Internet Routing Security Initiative Gains Traction

Internet Society says more network operators have signed on to secure the internet's routing infrastructure.

Marcia Savage

October 12, 2016

3 Min Read
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Getting thousands of ISPs around the world to voluntarily implement routing security is no small task, but organizers of an effort to do just that say they're making headway.

The global nonprofit Internet Society launched the Mutually Agreed Norms for Routing Security (MANRS) two years ago with nine network operators. Today, the routing security initiative counts 42 participants that run autonomous system networks across 21 countries. Operators that sign agree to take steps specified in the MANRS framework, including preventing traffic with spoofed source IP addresses to reduce distributed denial-of-service attacks.

"We're seeing more interest from operators and much more awareness of this initiative," Andrei Robachevsky, technology program manager at the Internet Society, told me in an interview.

But he's realistic about the huge undertaking, adding that it has a long way to go. "There are more than 50,000 networks on the internet. About 7,000 to 10,000 of them play a role in global routing," Robachevsky said. "So if you take this as a goal, it's a long way to go from 42 operators to 7,000."

The problem MANRS is trying to solve, he said, is that there's no built-in mechanism for verifying the routing information advertised between networks, which all have their own maps of the internet. "Many operators don't do additional checks. They take it for granted that whatever they get from their peers is truthful," Robachevsky said. A simple router misconfiguration that's announced to other ISPs can lead to widespread Internet outages.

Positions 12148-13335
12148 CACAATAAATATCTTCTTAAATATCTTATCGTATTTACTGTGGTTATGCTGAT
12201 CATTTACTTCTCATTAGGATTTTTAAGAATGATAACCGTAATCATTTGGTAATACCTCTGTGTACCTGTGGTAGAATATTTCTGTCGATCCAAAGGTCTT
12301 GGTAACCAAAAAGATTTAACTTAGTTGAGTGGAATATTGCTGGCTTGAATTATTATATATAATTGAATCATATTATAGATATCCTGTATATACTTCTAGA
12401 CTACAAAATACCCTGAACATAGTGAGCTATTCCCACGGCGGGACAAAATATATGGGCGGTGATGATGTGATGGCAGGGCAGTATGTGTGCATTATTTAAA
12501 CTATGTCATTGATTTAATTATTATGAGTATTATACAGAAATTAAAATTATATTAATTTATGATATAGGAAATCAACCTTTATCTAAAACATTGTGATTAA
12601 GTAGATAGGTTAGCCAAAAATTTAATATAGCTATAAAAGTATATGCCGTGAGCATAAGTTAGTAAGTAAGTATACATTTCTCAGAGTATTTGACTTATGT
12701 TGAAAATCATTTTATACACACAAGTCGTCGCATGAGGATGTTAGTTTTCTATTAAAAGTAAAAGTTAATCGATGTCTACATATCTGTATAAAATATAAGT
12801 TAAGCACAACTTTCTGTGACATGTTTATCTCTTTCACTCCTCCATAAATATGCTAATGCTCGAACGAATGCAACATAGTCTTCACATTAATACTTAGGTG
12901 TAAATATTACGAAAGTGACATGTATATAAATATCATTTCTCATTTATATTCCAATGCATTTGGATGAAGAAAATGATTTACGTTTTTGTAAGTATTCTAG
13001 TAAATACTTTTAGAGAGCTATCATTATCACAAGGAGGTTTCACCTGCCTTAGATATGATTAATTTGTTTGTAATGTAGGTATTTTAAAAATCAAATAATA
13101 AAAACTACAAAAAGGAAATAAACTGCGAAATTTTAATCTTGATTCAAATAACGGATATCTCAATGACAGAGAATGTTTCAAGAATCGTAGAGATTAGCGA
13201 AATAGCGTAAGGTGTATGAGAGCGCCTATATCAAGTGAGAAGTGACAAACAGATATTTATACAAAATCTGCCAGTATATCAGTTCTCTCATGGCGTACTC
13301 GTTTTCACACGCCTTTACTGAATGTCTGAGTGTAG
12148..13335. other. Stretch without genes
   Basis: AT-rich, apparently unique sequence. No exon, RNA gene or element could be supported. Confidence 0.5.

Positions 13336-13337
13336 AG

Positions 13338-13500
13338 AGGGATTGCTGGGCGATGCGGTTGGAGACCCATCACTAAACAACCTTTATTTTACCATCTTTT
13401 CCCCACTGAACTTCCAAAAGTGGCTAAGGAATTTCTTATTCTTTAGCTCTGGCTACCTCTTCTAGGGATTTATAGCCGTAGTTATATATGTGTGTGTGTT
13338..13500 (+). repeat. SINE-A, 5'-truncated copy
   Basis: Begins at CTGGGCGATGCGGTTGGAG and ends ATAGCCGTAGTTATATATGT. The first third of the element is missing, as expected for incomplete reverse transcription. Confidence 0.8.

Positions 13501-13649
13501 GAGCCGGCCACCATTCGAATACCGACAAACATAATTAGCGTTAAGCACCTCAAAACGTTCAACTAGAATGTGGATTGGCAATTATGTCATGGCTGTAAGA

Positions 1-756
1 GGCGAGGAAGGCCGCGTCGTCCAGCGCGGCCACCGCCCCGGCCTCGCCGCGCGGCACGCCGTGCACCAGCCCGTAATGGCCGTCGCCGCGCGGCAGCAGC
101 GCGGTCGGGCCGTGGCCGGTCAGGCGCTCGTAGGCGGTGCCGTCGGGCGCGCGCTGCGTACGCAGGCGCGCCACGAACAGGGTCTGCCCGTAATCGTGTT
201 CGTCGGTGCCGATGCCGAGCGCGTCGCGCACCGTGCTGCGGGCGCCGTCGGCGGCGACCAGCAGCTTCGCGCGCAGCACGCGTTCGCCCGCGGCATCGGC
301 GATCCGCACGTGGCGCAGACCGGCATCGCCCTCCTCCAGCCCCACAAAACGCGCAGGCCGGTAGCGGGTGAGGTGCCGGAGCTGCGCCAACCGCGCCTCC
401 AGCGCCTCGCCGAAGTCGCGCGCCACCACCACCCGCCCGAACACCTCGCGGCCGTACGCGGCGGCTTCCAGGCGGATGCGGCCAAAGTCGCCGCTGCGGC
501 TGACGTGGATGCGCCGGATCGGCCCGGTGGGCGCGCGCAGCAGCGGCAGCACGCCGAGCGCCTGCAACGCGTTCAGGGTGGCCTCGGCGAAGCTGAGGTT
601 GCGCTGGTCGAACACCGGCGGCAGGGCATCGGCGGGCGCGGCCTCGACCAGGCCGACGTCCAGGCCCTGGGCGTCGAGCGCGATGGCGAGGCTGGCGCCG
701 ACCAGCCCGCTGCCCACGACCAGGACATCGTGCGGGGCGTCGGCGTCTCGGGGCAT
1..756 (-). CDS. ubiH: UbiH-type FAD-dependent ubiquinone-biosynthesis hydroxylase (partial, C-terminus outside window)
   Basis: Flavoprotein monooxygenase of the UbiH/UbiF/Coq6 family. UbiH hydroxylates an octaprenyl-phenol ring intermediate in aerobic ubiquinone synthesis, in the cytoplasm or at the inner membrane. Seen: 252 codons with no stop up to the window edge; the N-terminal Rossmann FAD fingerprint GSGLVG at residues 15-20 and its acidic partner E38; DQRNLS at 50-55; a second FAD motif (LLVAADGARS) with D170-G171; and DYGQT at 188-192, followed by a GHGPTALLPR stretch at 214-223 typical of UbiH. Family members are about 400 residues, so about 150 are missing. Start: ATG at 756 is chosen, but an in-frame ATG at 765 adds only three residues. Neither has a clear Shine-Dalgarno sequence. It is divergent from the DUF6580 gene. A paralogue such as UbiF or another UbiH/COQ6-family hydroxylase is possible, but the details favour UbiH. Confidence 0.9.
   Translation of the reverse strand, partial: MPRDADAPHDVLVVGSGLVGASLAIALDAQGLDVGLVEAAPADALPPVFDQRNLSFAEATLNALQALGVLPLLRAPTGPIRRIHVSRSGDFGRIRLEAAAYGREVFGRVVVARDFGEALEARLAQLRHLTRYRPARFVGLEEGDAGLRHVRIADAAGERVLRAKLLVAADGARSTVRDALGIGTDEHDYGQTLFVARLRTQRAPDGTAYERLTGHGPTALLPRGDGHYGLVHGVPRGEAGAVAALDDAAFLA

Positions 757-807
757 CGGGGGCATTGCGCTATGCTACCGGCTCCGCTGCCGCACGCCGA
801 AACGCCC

A 2008 incident highlighted this major flaw in Internet security. Pakistan Telecom --- trying to enforce government censorship -- advertised itself worldwide as the destination for those trying to reach YouTube. Many ISPs believed them, and YouTube was cut from the internet, along with Pakistan Telecom after the self-inflicted DoS attack.

"That raised awareness of how fragile the routing system is, and how important it is to have checks and security in a global routing system," he said.

The Internet Society says securing the global routing system requires collaboration, which led to the creation of MANRS. "When You Tube was hijacked, it was up to other operators to reject that information from Pakistan Telecom. That requires a collaborative effort," Robachevsky said.

MANRS defines four actions for network operators: Filtering to prevent propagation of incorrect routing information; anti-spoofing; communication and coordination among peers; and facilitating global validation of routing information.



Operators that join MANRS -- which is a pretty clever acronym, I have to say -- must certify that they've taken action in at least one of the four areas. The Internet Society says most have implemented all four. Broadband giant Comcast has implemented all four across 33 ASNs.

New members include Scandinavian research and education networks SUNET and NORDUnet and Internet Initiative Japan (IIJ).

To help other network operators implement the MANRS framework, a group of participating operators has drafted a best practices document. There also are plans for a training and certification program to train network engineers on routing security.

The biggest challenge to getting more operators to participate is convincing them it will help their business, Robachevsky said. "If you clean your side of the street, it will not only benefit the overall environment, but also you and your customers." For example, both an ISP and its customers will benefit with better protection from traffic anomalies caused by router misconfigurations.

Ultimately, Robachevsky hopes peer pressure will kick in. "Peer pressure is very important on the internet. MANRS communicates your attitude toward security," he said. "It will become more visible who doesn't do it."

About the Author(s)

Marcia Savage

Executive Editor, Network Computing

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